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Out-Law News 1 min. read

Guidance on misleading airbrushing in adverts issued

The UK's advertising regulator has re-issued guidance on the use of digital enhancements in cosmetic ads after recently ruling two such ads were misleading.

Last month the Advertising Standards Authority (ASA) ruled that two magazine adverts for L'Oreal beauty products were misleading because airbrushed images, including one of actress Julia Roberts, exaggerated the performance of the product to readers.

Misleading advertising is prohibited under UK advertising rules. The rules governing print ads are set out in the The UK Code of Non-broadcast Advertising, Sales Promotion and Direct Marketing (CAP Code) while the The UK Code of Broadcast Advertising (BCAP Code) states the rules for broadcast ads.

The ASA guidance (Click through for 5-page / 54KB PDF), originally released in April, states that re-touching photographic images will be likely to mislead if the alterations relate "to any characteristics directly relevant to the apparent performance of the product being advertised".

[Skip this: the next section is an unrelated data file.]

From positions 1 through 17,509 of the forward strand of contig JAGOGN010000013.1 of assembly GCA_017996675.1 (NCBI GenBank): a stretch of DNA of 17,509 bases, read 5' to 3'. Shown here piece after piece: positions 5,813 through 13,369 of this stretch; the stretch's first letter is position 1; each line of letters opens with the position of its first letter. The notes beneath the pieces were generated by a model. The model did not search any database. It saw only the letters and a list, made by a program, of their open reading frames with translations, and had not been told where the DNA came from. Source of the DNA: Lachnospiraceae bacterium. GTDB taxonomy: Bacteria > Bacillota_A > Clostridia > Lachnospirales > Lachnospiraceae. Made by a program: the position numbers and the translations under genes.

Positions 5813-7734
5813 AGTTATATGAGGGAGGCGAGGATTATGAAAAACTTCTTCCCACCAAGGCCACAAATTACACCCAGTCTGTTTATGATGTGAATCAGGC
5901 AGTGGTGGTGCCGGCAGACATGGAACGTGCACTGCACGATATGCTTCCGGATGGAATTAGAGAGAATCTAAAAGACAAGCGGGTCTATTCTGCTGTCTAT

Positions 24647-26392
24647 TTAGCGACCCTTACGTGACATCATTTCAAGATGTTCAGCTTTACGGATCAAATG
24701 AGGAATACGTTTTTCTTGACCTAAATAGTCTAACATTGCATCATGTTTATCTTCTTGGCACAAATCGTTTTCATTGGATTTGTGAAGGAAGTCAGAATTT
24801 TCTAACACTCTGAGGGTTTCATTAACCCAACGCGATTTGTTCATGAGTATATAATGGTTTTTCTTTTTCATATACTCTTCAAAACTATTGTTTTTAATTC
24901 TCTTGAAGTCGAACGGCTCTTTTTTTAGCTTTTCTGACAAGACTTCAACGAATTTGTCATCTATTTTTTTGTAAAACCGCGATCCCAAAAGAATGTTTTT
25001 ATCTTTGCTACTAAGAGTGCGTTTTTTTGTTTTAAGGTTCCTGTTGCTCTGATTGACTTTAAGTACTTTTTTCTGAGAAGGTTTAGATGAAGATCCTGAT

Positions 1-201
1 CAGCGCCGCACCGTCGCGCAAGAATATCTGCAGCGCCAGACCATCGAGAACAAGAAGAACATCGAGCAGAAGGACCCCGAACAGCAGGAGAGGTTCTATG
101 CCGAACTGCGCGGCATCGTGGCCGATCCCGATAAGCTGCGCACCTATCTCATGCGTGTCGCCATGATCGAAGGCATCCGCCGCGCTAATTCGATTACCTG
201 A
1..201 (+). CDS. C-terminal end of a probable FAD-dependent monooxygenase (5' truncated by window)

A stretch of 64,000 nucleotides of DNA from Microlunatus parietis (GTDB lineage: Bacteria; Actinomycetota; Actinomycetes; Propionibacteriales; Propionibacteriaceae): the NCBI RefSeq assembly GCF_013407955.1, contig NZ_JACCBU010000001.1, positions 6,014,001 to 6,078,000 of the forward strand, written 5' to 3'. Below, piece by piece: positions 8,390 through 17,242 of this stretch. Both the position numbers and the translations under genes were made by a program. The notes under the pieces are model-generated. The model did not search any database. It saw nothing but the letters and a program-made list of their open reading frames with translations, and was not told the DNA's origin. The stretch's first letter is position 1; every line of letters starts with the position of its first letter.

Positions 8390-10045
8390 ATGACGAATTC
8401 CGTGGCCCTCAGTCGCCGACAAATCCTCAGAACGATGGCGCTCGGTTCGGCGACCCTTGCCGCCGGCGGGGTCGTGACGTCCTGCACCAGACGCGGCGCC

Removing or reducing the appearance of lines or wrinkles in an advert for eye cream or increasing the length or thickness of eyelashes in mascara adverts are examples of post-production activity that would be misleading, the guidance said.

Changing problems with an original photograph of a model, such as making minor lighting corrections, is unlikely to mislead so long as the finished image accurately reflects the model, the guidance said.

"While advertisers are not prohibited from altering or enhancing images in all circumstances, if they do decide to reach for the airbrush, they have to be careful not to exaggerate the capability or performance of a product," the ASA said in a statement.

"The ASA accepts that advertisers can promote their products or services in the best possible light. But if an ad goes too far and uses a technique in a misleading or irresponsible way, we’ll take action to have it removed or amended," the statement said.

The ASA said it was prepared to stop the use of irresponsible adverts, such as those that portray women as being unhealthily thin, and that it would continue to monitor whether altering images has a harmful effect on the public or children.

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